Tuesday, October 15, 2019

Karen Asher picks me up from my parent’s house in the suburbs. We decide to go to Rae & Jerry’s for our interview. Rae & Jerry’s is a relic of 1960’s postwar Winnipeg, a steakhouse still dimly lit and covered in red velvet and wood panel. It sticks out like a sore thumb on the city's Portage Avenue with its long, covered driveway originally used for valet service. Once the epitome of fine dining, Rae & Jerry’s now sits somewhere in between a high class experience and a tongue-in-cheek joke. 

I’m going to be speaking with Asher about her most recent exhibition, Class, at Plug In Institute of Contemporary Art. In the past, Karen worked primarily with still photography. In her website bio, Asher describes her artwork as an exploration of “her obsession with stress, absurdity and the catastrophe of everyday life.” Most of her work features the figure shot on square, medium format film. Her subjects vary from her partner, Kevin, to strangers she meets on the street, to friends piled...

Monday, August 12, 2019

Look up any image of Radwan Ghazi Moumneh and you’d likely see him donning some form of shades. I ready my phone call with Moumneh, I’m curious what he looks like so I search up for his photo online. As the phone rings and he eventually picks up, I thought about sharing my observation with him. I wondered if he had shades on as we spoke. I couldn’t picture him without it. I don’t ask, instead, I’m caught in his voice and in our conversation.  Something he said later in our chat about cracking open a proverbial door for his audiences during performances and allowing them to make up their own experience resonates with the shades’ visual obstruction. With his now ten-plus years project Jerusalem In My Heart (JIMH), what Moumneh offers to audiences eludes all prescription. You come at it from where you are at and meet it how you see fit. Even as personal and political as what he results with may be, Moumneh is merely a messenger.  

At the time of our conversation, it was in b...

Wednesday, July 10, 2019


Andrei Tarkovsky's seminal 1979 film Stalker was produced in the late Brezhnev era of the Soviet Union, and centres on the journey of three men to a forbidden location called the ‘Zone’– the product of an extraterrestrial visitation, purported to manifest the deepest desires of any person to enter it. Every empire has an end, an exhibition at Toronto’s Franz Kaka, juxtaposes the work of Jennifer Carvalho and Jenine Marsh to explore the material sensibilities and conceptual dialogues of their art practices through the lens of the film. Together, Marsh’s sculptures and Carvalho’s paintings summon the themes and visual languages of Stalker; its mysterious ‘Zone’; and its investment in time utilizing what Tarkovsky referred to as the “long take.” 

Like the ‘Zone’ of the film, a site of antagonism and obsession, the artists play with the anxiety present in zones of indistinction and estrangement. Both Carvalho and Marsh consider through the lens of Stalker that science fiction is an i...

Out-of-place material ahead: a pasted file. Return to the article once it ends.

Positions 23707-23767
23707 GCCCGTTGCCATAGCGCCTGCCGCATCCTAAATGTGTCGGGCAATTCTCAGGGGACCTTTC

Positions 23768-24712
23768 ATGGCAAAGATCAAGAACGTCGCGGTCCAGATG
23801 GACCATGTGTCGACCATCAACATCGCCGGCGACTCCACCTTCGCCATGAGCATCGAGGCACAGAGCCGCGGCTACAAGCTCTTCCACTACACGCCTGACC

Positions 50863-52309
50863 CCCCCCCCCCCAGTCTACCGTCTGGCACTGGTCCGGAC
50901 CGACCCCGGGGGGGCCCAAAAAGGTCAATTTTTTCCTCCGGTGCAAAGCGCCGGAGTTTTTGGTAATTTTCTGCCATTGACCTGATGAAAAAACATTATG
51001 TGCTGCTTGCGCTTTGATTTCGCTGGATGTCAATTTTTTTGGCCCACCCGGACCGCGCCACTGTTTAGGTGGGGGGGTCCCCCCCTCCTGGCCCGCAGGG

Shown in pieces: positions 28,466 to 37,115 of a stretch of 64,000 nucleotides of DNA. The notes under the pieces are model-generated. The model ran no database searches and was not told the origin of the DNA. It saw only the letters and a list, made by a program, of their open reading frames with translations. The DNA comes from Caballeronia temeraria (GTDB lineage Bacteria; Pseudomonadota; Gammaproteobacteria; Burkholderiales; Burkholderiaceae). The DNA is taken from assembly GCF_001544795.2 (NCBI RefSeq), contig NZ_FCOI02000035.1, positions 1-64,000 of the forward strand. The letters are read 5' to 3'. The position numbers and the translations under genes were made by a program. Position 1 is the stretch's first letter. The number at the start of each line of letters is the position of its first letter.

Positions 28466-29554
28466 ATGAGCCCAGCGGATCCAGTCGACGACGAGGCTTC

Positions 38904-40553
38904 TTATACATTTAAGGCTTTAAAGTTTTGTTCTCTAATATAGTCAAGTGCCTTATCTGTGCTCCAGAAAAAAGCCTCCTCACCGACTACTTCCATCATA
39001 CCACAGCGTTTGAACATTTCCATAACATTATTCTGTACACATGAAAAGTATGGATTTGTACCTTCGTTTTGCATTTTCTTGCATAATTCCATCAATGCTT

Thursday, June 27, 2019

Its weeks before the opening of his one-person exhibition at the Frankfurt am Main upstart gallery HUSSLEHOF and I’m in correspondence with Cudelice Brazelton over email. He tells me things are coming together, it’s been a bit confusing but productive nevertheless. This sounds familiar. Brazelton has told me this before. The part about things being confusing. Reading his email, I try picturing him in this setting of confusion. As if I could somehow redirect this momentary fog toward some reassuring clarity. Months prior, in another conversation, Brazelton earnestly reflected on the tonal shifts in his material selection. Where he once seemed fervent to let the viewer into some part of his world, to render bare his vulnerabilities and worries without hesitation or varnish, he describes his current outlook on his work as ‘solemn’ and maybe even ‘confused’. ‘But it’s not a bad thing’, he adds with a knowing sureness. The feeling of confusion can no doubt be an aversion but for Brazelton,...

Tuesday, June 11, 2019

I am sitting in Toronto artist Steven Beckly’s light-filled studio surrounded by the work he lives with like I have many times before. Only this time, I get to ask him about them and his broader practice. In May of 2017, I saw an image of two arms linking on a giant billboard in my neighbourhood. It was by Steven as part of the CONTACT photography festival and was immediately invested in his work. A couple of months later, I went to the Toronto Art Book Fair at Artscape Youngplace and met him for the first time. I told him I loved that image and picked up a couple of issues of his unbound zines. He asked if he could photograph me so I left him my contact information. We quickly became close friends and he has since become a mentor to me.

Steven’s work carefully straddles various forms, including photographs, artist books, sculptures, and installations. He is interested in the paradoxical nature of love and desire, of light and darkness. We discussed his relationship to research, place,...

Tuesday, May 28, 2019